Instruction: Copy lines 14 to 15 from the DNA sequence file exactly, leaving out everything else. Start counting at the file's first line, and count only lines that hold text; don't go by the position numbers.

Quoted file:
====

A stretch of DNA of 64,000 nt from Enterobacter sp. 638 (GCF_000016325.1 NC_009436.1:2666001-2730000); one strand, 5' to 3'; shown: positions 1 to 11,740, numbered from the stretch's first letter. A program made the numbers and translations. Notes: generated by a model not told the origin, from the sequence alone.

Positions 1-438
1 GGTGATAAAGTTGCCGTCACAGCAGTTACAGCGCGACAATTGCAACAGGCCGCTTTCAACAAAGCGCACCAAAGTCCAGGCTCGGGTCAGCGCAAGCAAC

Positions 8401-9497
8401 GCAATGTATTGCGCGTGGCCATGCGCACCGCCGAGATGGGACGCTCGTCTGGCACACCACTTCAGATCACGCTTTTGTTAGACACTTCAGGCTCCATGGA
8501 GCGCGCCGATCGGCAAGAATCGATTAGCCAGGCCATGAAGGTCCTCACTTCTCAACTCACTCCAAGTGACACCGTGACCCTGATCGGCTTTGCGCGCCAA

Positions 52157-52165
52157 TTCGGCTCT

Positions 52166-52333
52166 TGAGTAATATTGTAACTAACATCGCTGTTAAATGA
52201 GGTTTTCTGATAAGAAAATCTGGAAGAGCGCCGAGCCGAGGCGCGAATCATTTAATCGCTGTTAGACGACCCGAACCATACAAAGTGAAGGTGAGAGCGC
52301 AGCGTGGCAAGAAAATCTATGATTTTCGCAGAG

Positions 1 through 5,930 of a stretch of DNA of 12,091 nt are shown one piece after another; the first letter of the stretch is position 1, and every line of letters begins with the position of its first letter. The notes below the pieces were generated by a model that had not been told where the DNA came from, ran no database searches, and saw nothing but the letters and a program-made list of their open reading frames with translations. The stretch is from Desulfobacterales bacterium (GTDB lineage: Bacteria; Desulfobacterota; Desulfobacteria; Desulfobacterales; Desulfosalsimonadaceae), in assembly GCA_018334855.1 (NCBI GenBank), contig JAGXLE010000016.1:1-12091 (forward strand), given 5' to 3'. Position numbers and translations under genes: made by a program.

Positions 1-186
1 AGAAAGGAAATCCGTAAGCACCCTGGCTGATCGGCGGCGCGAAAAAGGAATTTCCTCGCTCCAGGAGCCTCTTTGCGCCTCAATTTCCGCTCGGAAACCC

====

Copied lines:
Positions 1-186
1 AGAAAGGAAATCCGTAAGCACCCTGGCTGATCGGCGGCGCGAAAAAGGAATTTCCTCGCTCCAGGAGCCTCTTTGCGCCTCAATTTCCGCTCGGAAACCC